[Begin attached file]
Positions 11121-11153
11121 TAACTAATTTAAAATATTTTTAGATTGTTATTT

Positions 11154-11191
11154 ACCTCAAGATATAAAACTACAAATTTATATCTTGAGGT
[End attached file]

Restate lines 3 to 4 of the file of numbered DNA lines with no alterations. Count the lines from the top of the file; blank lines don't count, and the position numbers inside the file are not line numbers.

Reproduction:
Positions 11154-11191
11154 ACCTCAAGATATAAAACTACAAATTTATATCTTGAGGT